With all our day-to-day concerns about Bwindi’s mountain gorillas, animals and plants we tend to focus our attention close by on the forest. Indeed, on the steep slopes, we spend a lot of time watching our feet. But sometimes its worth looking to the horizon.
The views from Bwindi can be impressive. The last few days they have been especially clear thanks to the wind. The air is clear and we can see far.
You need to find the right vantage point — trees are common obstacles in a forest — but sometimes to the North the peaks of the Rwenzori Mountains can be seen. Unfortunately it is too far to definitively distinguish shrinking glaciers from wisps of cloud. Directly to the West we can see the stacked ridges and hills, receding with increasingly faded colours, across the forest and far into Congo.
But the real iconic image lies to the South: into Rwanda and the neighbouring portion of Congo. There, like fallen legendary characters of some ancient epic, lie the cones and crags of the the Virunga Volcanoes. Here, where the Earth is rupturing along the extent of the great Albertine Rift Valley, we see the scars where the Earth itself had bled molten rock and ashes.
The Virunga volcanoes date back to about 12 million years ago. The volcanoes in Uganda are all, as far as anyone knows, long extinct. Mt. Sabinyo likely dates to the early Pliocene (four or five million years) while Mt. Muhavura and Mt. Gahinga are younger at just a few hundred thousand years or so. I have not been able to find any definitive account when any of these mountains last erupted (any leads welcome!).
The Virunga Volcanoes as seen from the road below ITFC, Ruhija, Bwindi – April 2011. The mountains are (from left to right) Muhavura, Gahinga, Sabinyo, Visoke (in clouds) and Karisimbe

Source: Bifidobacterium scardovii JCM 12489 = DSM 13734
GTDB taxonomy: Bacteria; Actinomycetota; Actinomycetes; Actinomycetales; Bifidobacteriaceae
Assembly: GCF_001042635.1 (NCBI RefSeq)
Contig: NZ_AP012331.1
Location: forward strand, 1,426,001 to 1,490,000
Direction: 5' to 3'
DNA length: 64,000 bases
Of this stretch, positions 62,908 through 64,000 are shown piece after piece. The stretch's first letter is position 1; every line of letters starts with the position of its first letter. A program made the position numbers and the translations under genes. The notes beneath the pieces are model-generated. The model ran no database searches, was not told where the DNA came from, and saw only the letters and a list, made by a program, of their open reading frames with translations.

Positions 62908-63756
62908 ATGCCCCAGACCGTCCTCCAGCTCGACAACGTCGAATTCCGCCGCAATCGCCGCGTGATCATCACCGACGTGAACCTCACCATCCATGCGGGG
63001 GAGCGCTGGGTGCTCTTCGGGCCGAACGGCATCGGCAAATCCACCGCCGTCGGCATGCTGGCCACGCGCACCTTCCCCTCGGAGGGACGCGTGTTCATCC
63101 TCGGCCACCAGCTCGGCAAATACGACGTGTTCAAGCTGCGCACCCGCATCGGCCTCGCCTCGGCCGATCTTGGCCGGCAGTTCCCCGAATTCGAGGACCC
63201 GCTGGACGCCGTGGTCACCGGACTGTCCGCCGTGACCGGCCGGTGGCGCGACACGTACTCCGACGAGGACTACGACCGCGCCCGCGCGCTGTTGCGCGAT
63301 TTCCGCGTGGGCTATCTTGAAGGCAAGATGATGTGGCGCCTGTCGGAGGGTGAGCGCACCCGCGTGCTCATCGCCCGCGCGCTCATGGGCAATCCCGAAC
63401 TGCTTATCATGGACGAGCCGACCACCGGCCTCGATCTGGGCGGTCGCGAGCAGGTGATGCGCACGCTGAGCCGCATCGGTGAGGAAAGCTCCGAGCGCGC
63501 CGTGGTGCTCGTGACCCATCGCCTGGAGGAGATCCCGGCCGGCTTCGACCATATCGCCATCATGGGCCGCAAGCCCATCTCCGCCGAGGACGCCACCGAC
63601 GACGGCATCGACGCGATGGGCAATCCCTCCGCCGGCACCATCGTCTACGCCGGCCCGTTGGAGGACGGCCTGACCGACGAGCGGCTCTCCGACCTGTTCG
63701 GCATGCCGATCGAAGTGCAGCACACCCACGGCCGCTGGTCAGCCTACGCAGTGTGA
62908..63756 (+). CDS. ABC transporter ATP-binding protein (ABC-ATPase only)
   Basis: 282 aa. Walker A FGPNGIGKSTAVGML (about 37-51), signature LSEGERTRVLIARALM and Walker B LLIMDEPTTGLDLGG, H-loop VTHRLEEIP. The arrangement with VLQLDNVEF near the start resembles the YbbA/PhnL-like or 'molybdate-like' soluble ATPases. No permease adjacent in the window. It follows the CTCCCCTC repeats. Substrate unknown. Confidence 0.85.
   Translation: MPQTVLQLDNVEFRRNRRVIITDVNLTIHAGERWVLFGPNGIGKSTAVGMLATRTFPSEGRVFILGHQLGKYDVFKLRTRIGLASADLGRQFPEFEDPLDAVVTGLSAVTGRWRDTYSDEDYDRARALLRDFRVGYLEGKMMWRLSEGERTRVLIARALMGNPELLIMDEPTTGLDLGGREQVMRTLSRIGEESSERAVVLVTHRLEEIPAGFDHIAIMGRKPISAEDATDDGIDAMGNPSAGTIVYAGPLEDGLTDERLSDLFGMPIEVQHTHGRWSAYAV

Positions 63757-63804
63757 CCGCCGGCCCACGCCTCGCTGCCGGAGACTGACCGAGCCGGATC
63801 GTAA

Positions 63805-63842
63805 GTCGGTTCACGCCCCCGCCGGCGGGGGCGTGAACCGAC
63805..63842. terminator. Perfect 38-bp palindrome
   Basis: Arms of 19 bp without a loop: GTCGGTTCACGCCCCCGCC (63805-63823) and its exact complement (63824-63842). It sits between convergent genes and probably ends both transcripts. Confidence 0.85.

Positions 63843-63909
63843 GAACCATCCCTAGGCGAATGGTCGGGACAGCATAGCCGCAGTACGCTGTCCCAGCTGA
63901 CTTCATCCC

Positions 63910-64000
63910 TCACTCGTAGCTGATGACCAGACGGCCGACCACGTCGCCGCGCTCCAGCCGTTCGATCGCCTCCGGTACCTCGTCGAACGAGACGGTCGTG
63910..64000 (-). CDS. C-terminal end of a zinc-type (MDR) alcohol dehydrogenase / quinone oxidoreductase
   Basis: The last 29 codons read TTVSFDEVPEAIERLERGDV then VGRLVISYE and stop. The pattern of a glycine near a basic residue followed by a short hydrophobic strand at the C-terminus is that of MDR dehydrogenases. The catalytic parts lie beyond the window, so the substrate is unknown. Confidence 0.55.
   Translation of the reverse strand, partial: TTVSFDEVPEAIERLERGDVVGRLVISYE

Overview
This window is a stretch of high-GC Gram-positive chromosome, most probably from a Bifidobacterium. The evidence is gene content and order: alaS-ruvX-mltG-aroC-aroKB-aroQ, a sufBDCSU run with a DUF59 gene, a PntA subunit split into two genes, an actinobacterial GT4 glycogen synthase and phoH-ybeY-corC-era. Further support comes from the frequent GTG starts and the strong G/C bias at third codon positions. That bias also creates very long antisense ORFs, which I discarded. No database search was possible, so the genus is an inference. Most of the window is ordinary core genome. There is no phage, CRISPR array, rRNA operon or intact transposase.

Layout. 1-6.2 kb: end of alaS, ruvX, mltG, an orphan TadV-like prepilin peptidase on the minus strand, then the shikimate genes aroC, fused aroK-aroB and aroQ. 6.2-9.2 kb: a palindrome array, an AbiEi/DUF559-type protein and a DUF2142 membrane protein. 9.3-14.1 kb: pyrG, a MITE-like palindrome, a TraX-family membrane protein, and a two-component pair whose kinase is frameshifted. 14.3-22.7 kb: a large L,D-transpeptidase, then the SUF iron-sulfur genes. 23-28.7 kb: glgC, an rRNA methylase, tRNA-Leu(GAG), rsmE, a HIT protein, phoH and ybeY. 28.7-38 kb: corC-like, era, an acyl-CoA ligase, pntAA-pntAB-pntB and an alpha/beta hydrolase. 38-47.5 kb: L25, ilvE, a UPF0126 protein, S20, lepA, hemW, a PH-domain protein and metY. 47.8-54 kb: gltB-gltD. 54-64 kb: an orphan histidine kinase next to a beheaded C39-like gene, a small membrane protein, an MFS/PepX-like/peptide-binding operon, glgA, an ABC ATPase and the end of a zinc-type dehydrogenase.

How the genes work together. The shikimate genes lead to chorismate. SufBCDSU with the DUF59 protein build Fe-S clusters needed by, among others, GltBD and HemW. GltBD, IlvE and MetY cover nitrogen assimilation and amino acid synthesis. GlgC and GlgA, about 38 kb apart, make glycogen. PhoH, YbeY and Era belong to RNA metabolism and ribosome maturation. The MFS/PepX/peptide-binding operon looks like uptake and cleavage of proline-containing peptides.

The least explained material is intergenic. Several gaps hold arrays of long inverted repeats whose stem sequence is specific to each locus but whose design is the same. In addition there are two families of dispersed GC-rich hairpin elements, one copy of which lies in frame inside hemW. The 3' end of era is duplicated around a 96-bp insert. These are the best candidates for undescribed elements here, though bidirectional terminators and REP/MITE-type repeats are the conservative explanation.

Another view of the Virunga Volcanoes as seen from the road below ITFC, Ruhija, Bwindi – April 2011
Generally the mountains get younger, and less furrowed and rugged, as you move Westward (to the right in the photos). To find live volcanoes we need enter the Congo. Actually, we don’t need to go. We can see some hint of the drama from here.
During the darkest hours of the last few nights, when looking from our house here at ITFC a red-glowing smudge can be seen on the southern horizon (right of Karisimbe in the picture above). The fiery light is coming from the clouds over Congo’s most active volcano: Nyiragongo. A lava lake casts abundant heat onto the skies above. Unfortunately it is too dim to make a convincing photograph — but to night-adapted-eyes it is clear.
We’ve seen the glow occasionally over the last three years but never so regularly as the last week. It is incredible to contemplate the amounts of heat released from this mountain minute by minute, month by month, and year by year.
I was curious what it looks like from nearby and found some recent pictures. They are striking. I’ll let one image speak for itself and give you the link to more here. Enjoy!
Lava lake – Nyiragongo (from National Geographic: see link above)
I wonder if the mountain gorillas ever turn their eyes and thoughts to the far horizon. If so, I wonder what they make of it. Any ideas anyone?